I have volunteered in the Hour of CodeTM for the second time this year. This year and last I went to 2 schools and worked with elementary school children on the basics of code.
Challenges of Large Scale DML using T-SQL
Using T-SQL to insert, update, or delete large amounts of data from a table will results in some unexpected difficulties if you’ve never taken it to task.
Let’s say you have a table in which you want to delete millions of records. If the goal was to remove all then we could simply use TRUNCATE. However, if we want to remove records which meet some certain criteria then executing something like this will cause more trouble that it is worth.
Why not run the following in a production environment?
WHERE columnA = 'whatever';
- Transaction log growth – expect a large transaction like this to cause the transaction log to expand. Calls to expand the database files are some of the most expensive operations SQL Server makes to the OS. Hopefully the initial sizing was good and the growth settings are reasonable.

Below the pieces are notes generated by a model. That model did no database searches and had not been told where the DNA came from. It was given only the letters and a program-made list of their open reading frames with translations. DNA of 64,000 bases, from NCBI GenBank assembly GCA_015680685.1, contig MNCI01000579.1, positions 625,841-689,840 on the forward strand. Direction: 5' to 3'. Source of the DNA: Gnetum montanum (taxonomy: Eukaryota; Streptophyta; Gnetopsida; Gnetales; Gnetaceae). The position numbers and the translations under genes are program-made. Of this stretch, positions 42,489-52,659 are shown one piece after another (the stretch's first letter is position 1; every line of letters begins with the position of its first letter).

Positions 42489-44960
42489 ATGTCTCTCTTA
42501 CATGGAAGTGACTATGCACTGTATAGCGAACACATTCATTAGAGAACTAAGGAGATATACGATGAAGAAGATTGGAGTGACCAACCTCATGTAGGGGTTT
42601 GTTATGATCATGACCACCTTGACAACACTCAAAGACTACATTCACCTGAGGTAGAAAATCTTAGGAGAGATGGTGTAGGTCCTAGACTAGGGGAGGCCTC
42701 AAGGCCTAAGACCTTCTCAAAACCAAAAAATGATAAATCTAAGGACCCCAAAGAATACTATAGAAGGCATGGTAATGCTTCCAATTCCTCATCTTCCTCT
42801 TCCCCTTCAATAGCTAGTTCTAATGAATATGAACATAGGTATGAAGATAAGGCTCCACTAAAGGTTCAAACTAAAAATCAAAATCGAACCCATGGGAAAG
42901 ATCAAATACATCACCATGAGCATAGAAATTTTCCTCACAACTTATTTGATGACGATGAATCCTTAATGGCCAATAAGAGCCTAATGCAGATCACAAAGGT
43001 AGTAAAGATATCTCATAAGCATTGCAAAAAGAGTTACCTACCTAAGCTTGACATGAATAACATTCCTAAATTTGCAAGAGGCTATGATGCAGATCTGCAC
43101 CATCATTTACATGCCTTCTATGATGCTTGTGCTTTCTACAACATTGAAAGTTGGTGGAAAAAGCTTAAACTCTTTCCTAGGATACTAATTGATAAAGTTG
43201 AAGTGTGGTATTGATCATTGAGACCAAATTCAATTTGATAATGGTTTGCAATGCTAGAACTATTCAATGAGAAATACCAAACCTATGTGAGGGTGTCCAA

- Blocking – concurrency is going to increase the likelihood of lock escalation. That will lead to the possibility of excessive blocking.
- Rollbacks – if the SPID is killed then the transaction will enter a rollback state. For very large transactions this can take a lot of time. Don’t even think about killing or stopping SQL Services during a rollback unless you want a corrupt database!
What can we do to improve this?
We follow an important maxim of computer science – break large problems down into smaller problems and solve them.
We break up the transaction into smaller batches to get the job done. Each of the above points can be relived in this manner. Let’s take a look at some examples.
This year marks the end of life for Microsoft SQL Server 2005. Remember Query Analyzer? Enterprise Manager? In the dark times before BIDS and the Visual Studio shell we called Management Studio emerged, we had to manage and develop the database using a crude form of an MMC snap-in and a text editor whose power rivaled that of WordPad.
I made the journey to Charlotte for SQL Saturday this year. It was a solid event with good attendance, interesting speakers and topics, and in a nice facility.
On Wednesday I attended an early screening of Oliver Stone’s Snowden. After the movie was a live interview with director Oliver Stone,, Shailene Woodley, and Edward Snowden. Aside from it being a great movie I want to discuss the themes and thoughts it leaves the viewer.
From a technology standpoint there are some very important points in the movie to consider.